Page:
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Hamid Karzai comes to Washington: Will US-Afghanistan tensions ease?

Mutual suspicions are expected to be set aside as Afghan President Hamid Karzai visits Washington this week. Both countries seek a stronger partnership that will help Afghanistan resist the Taliban.

By Staff writer / May 10, 2010

President Obama meets with Afghanistan President Hamid Karzai at the Presidential Palace in Kabul, Afghanistan, on March 28. Obama and Karzai are looking for progress as Karzai visits Washington this week.

Pete Souza/The White House/Newscom



Afghan President Hamid Karzai arrives in Washington Monday for a four-day visit that both the US and Afghanistan are determined to see put their countries’ partnership on a more productive – and less cantankerous – path.

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Mutual suspicions have marked the relationship between Mr. Karzai and President Obama – at least since the Afghan leader’s trouble-pocked reelection last year. Obama has fumed over an unaccountable leader who has done little to stem rampant corruption, while Karzai has blasted an arrogant foreign presence in his country, going so far as to recently charge the US with seeking a “servant government” from the Afghans.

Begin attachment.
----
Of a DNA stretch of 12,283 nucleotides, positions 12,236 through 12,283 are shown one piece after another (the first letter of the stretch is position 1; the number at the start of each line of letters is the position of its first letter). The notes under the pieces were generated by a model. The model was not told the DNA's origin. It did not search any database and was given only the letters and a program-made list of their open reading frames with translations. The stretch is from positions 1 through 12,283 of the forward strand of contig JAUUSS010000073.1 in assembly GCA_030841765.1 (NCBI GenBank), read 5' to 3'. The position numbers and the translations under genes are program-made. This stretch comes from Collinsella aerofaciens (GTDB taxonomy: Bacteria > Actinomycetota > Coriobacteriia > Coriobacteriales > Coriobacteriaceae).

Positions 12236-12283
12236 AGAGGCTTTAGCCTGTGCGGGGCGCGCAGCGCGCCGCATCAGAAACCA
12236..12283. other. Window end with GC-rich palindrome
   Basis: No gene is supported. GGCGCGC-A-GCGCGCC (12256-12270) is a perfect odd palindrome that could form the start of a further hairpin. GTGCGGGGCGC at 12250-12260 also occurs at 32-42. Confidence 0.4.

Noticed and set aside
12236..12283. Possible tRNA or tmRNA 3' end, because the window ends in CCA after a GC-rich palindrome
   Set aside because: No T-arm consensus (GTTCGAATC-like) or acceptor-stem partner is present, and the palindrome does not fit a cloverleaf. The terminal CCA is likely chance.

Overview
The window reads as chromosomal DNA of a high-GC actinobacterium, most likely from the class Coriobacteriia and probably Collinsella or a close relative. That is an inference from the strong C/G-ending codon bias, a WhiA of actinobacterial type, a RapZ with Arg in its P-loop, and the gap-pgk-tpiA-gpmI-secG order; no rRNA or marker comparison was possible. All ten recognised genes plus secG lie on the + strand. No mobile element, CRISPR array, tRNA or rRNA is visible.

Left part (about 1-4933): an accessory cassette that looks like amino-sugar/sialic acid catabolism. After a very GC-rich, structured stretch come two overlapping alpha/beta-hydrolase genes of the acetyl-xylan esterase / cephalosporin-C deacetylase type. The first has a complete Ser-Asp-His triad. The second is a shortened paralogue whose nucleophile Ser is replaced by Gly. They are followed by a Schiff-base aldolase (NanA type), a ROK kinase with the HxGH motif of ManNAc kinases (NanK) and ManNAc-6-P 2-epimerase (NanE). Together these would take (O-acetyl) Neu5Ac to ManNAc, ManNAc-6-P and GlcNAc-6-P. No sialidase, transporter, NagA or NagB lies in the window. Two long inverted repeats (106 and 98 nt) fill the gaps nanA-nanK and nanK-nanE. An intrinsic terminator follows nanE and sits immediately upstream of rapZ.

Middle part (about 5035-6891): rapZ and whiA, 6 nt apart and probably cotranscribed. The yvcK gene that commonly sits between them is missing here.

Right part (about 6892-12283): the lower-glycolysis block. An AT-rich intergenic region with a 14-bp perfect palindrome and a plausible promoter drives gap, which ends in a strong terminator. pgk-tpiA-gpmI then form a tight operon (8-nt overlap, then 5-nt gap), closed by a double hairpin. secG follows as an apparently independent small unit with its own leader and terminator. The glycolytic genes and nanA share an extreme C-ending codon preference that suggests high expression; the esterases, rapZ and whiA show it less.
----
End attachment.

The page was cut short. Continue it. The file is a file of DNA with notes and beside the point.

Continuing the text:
But both sides say a common interest in a stronger Afghanistan that uses the US and NATO “partnership” to improve governance and wrest terrain from the Afghan Taliban will trump quarrels that at least publicly will be laid to rest.

“The nature of strategic partnerships like the one between the United States and Afghanistan [is that] they feature ups and downs,” says Douglas Lute, Obama’s special assistant for Afghanistan and Pakistan. “But the difference between a mere relationship and a partnership like the one [with Afghanistan] is that partnerships endure the ups and downs and continue to press forward towards the common goals on which the partnership is founded.”

Both leaders have made concessions to the other side in the run-up to this visit.

Obama has ordered a shift from criticism to praise of Karzai and the Afghan government. In particular, he has urged a toning-down of nepotism and corruption charges that zeroed in on Karzai family members, most notably a brother in government in Kandahar. Karzai postponed a national peace conference, or consultative jirga, until after his Washington visit after US officials expressed concern that Karzai would go too far in accommodating the Taliban.

Both leaders will be looking for assurances from the other: Obama, that Karzai has a plan for following up on NATO efforts by extending security and governance into areas won away from Taliban control; and Karzai, that the US will not just pack up and leave once Obama’s plan to begin withdrawing troops in July 2011 kicks in.

Karzai’s day at the White House is Wednesday, during which the two leaders will hold a Rose Garden press conference and a working lunch bringing together their respective national security teams. The Afghan leader meets with Secretary of State Hillary Rodham Clinton and other State Department officials on Tuesday, while Secretary Clinton and Karzai engage in a “public conversation” Thursday.